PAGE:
Smartphones are so common it's normal to see a patient holding their device during an office visit. But with smartphones a patient can also make voice or even video recordings of that doctor visit. It's easy to do, and you may not even know you are being recorded.
by Keith Henaman in Documentation on Wednesday, January 30, 2019
A recent article in the Journal of the American Medical Association (JAMA) examined the issue of “Ethical Implications of Patients and Families Secretly Recording Conversations with Physicians.”
Smartphones are so common it’s normal to see a patient holding their device during an office visit. But with smartphones a patient can also make voice or even video recordings of that doctor visit. It’s easy to do, and you may not even know you are being recorded.
As it becomes easier for patients to record office visits, we are seeing questions from insureds about the liability risks from two aspects: recording the office visit without the provider’s knowledge, and requesting permission to record the visit. Since the technology is not going away, it’s good business to understand how you should deal with it.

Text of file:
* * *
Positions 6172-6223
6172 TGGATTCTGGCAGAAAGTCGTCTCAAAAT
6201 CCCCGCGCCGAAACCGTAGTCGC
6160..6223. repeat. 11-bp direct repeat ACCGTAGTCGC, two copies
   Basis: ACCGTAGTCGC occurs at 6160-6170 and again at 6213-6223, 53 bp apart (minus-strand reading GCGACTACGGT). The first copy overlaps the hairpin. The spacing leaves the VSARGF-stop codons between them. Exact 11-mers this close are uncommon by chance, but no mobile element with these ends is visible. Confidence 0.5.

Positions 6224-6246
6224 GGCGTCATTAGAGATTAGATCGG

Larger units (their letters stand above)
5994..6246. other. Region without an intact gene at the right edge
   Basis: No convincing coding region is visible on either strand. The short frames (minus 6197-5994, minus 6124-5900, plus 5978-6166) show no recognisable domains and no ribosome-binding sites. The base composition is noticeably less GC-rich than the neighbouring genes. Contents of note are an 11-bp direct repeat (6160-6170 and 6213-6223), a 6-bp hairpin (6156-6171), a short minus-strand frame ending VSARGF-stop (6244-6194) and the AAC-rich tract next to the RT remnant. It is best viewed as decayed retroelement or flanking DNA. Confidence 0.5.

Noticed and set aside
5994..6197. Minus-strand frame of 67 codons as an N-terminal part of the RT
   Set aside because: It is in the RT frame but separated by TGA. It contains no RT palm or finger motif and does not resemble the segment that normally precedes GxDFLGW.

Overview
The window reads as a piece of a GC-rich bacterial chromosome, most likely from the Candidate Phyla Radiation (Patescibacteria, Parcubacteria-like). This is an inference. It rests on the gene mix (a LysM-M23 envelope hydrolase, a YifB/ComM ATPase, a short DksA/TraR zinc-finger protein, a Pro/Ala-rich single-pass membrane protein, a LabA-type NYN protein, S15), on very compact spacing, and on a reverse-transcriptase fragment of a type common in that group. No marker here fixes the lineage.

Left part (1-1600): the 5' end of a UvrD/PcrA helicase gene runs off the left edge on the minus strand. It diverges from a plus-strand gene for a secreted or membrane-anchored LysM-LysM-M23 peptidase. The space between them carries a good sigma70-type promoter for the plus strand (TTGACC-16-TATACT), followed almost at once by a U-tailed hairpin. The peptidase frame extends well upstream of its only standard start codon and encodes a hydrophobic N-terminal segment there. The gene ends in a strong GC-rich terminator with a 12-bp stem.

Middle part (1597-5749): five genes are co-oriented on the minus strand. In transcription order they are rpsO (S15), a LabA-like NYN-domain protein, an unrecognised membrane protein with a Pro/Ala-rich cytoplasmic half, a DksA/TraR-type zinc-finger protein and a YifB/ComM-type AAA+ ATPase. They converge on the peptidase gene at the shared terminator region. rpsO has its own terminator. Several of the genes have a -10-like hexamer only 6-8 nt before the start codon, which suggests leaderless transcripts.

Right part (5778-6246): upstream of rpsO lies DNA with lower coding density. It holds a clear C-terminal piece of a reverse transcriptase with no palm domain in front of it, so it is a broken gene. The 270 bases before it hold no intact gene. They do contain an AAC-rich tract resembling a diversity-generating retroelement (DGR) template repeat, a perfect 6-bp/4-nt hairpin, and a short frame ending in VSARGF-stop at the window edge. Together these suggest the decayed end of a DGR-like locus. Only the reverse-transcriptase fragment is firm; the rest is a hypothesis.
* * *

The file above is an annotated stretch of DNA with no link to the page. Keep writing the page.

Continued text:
First, it’s important to understand that recorded patient encounters may be happening without your knowledge. Federal law only requires that one person be aware of the taping, and very few states require both parties to acknowledge the recording. Is a hidden recording is admissible in court? It depends.
The JAMA article explains that recordings, made openly or covertly, may provide some benefits to patients and their families because they can go back and listen to important information and instructions they may not have caught during the in-person conversation. However, the not-knowing nature of undisclosed recording may undermine the patient-physician relationship if discovered.
Having a policy regarding your position on recording the office visit, and sharing it, is the best defense. Post your policy in your reception area and include it on your patient intake forms.
If a patient asks to record his/her visit, ask who is making the request (the patient, a family member, a caregiver, etc.) and what part of the visit they want to record. If the individual requesting is not the patient, get the patient’s consent and document everything in the patient’s medical record. Remind the patient they can take notes, the information will be documented in the medical record, and you can provide them with documentation from the visit to take home.
Since there is no way to know whether a patient is recording your conversation, you should proceed as if all conversations are being recorded. Keep this in mind when meeting with your patients to encourage open communication and trust between one another.